"Believe me, the Adigeons make the old Swiss bankers look like the village gossip. In spite of that, we managed to track down and rescue about three dozen Aenar-Andorian telepaths that a third party had captured on behalf of the Romulans."
Hernandez's face became a study in horror. "Enslaving all those people. Just to launch another remote-control attack against us."
"And they're not going to back off, either. Not when they can just lie in the weeds and wait until they're ready to try again."
The horror on Hernandez's countenance slowly solidified into an almost palpable anger, and her words carried the timbre of blood and fire. "And you're content to let Starfleet just go on reacting instead of actually doing something?"
Archer endured her not-so-subtle criticism with all the stoicism he could muster. "What makes you think I'm not doing anything?"
"Let's see. Maybe it's the fact that you're still out here patrolling the boonies, just like I am."
"Let's just say I'm working on the problem through a back channel and leave it at that."
"I know you have political pull that I don't, since you're the man who saved Earth from the Xindi. But I can't believe you've got a special back channel with Starfleet Command that I don't even know about."
Archer grinned. "What makes you think I was talking about Starfleet Command? Their hands are full at the moment just keeping the Coalition from collapsing into four squabbling pieces, especially since the Coridan attack."
"Unlike either of us," Hernandez said as the door chime sounded.
"Be careful what you wish for, Erika," Archer said, even though he was half hoping for news of another so-called pirate raid, if only to break up the tedium of the past several days of utterly fruitless patrolling. He held up a hand for silence, then turned toward the door.
The door hissed open and Commander T'Pol stepped gingerly over the slightly raised threshold, then paused in the open hatchway. She wore a standard-issue, dark blue Starfleet duty uniform, a sight to which he was still only beginning to become accustomed, though she had adopted it nearly three months ago. To the Vulcan woman's credit, she appeared as comfortable and unself-conscious wearing Earth's service attire as she had in the somewhat more formfitting uniform of the Vulcan military from which she had retired over a year earlier. Despite the lateness of the hour, her clothing looked fresh and neatly pressed.
"I apologize for disturbing you, Captain, but I have received some news that you will wish to hear immediately," she said, still hesitating in the open hatchway. She glanced toward the image of Captain Hernandez, which was clearly visible from her vantage point. "Am I interrupting anything?"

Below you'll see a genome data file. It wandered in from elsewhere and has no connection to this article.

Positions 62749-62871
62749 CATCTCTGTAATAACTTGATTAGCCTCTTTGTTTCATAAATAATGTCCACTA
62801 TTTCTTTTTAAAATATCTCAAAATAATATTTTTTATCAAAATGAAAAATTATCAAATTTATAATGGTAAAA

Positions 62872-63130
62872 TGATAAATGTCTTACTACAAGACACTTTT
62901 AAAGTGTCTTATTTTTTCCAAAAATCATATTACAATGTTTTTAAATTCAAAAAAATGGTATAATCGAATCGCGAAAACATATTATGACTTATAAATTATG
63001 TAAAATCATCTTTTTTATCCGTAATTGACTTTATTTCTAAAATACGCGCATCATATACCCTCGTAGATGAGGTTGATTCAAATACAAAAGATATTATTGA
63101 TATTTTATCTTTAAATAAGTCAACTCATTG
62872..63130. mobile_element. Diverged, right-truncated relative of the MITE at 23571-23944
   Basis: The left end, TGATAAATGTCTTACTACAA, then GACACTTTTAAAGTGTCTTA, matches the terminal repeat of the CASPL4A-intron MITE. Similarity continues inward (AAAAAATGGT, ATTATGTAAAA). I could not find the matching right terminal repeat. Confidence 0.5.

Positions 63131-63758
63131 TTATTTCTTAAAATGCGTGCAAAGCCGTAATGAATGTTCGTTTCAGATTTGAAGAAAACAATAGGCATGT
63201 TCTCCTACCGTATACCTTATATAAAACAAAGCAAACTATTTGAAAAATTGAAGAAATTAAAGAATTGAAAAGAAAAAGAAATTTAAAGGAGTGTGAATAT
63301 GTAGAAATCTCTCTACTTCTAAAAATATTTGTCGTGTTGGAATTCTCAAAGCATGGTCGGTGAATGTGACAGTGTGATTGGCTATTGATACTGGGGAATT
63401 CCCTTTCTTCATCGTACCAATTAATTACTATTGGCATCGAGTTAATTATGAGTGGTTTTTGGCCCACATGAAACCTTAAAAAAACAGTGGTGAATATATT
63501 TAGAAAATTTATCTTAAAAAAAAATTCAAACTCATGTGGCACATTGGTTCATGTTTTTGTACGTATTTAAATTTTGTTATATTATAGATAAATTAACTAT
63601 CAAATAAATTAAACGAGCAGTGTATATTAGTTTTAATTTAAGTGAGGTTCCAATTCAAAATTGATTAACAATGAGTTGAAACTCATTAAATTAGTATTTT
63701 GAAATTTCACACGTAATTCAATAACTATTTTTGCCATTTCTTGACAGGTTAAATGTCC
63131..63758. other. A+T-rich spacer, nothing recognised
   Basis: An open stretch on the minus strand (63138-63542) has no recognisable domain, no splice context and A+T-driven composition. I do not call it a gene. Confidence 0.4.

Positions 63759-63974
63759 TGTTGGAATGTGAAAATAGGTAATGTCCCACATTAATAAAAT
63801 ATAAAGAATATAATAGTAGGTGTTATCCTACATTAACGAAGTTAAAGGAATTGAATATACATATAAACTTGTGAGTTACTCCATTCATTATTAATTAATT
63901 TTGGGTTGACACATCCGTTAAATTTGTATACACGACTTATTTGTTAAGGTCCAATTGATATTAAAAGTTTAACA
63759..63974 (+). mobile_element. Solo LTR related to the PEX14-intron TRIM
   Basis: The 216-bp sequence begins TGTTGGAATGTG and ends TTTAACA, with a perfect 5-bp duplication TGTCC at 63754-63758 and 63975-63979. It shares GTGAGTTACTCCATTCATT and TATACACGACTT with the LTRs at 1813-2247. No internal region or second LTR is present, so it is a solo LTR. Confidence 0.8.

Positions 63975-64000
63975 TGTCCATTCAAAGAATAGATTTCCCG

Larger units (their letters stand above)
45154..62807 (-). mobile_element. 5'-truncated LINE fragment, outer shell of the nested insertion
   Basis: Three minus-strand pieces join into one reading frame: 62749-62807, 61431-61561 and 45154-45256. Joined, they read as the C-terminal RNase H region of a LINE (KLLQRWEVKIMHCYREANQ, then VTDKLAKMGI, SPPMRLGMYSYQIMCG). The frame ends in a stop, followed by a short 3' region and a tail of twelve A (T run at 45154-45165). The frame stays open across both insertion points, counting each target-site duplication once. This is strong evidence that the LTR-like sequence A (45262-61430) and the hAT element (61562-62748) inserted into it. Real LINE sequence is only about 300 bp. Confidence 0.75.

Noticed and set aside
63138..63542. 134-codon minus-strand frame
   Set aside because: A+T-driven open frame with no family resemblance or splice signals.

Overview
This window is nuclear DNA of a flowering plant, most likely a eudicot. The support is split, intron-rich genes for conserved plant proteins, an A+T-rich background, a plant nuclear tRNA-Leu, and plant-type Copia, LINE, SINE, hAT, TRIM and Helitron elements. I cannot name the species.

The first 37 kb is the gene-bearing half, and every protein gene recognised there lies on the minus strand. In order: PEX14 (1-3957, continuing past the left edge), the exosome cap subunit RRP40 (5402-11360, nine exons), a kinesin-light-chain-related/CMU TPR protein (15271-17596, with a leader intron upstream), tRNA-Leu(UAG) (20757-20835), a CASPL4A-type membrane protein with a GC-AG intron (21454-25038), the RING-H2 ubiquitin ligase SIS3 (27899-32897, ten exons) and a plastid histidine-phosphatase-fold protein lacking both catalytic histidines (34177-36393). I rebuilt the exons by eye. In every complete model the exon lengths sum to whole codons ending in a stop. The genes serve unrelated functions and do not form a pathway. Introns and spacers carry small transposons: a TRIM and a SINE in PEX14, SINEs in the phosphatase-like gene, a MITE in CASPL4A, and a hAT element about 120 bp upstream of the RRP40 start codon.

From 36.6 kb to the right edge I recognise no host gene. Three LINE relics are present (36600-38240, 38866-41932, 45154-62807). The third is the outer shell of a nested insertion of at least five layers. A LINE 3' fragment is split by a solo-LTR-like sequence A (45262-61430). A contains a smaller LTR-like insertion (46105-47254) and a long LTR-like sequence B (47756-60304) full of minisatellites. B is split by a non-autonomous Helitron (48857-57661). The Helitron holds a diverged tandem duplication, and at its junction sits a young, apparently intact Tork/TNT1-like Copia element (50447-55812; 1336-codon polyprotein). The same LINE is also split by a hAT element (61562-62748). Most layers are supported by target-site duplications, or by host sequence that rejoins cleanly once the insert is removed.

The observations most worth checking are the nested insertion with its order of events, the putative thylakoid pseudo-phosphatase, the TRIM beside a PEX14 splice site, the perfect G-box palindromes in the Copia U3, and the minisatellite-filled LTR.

Archer smiled gently at his second-in-command. Long before their respective careers had conspired to draw them literally light-years apart, there had once been a time when anyone "walking in" on him and Erika Hernandez might indeed have interrupted something rather intimate. Had Hernandez, who had never been sanguine about making love in Porthos's presence -- and was allergic to pet dander to boot -- not issued a fateful it's-me-or-the-beagle ultimatum, the lives and careers of both captains might have taken radically different trajectories. Only very rarely, such as that time his canine companion had become fragrantly flatulent after snarfing up an entire wheel of Chef's fancy Gruyère cheese, did the captain have cause to regret his decision. Regardless, fair was fair, and since he'd known Porthos longer than he'd known Hernandez, the dog had ultimately won the contest.
Remaining in his chair, Archer fanned the fingers of his left hand toward himself in a "come in" gesture. "Not at all, Commander. I'm sure you know Captain Hernandez."
T'Pol finished crossing the threshold and allowed the hatch to hiss closed behind her just as Porthos jumped off the bed and approached her, his tail wagging. "Captain Hernandez," she said, nodding toward the screen and apparently ignoring the dog.
"Good to see you again, Commander," said Hernandez. "T'Pol and I met on Earth a couple of months ago, Jon. While you were busy panicking about your speech at the Coalition Compact signing ceremony."
Archer nodded, recalling the extremely jangled state of his nerves on that recent red-letter day. Facing the adoring crowds, the legions of media cams, and the all-seeing eye of history that day had made him more anxious than the prospect of fighting off whole phalanxes of Klingons or Xindi. Hell, he might have welcomed a firing squad as a dignified alternative. He scarcely remembered what he'd said, and later had to refer to the recordings of his words to reassure himself that he'd not made a complete ass of himself. So it came as no surprise to him that there were small gaps in his memory regarding matters peripheral to the speech itself.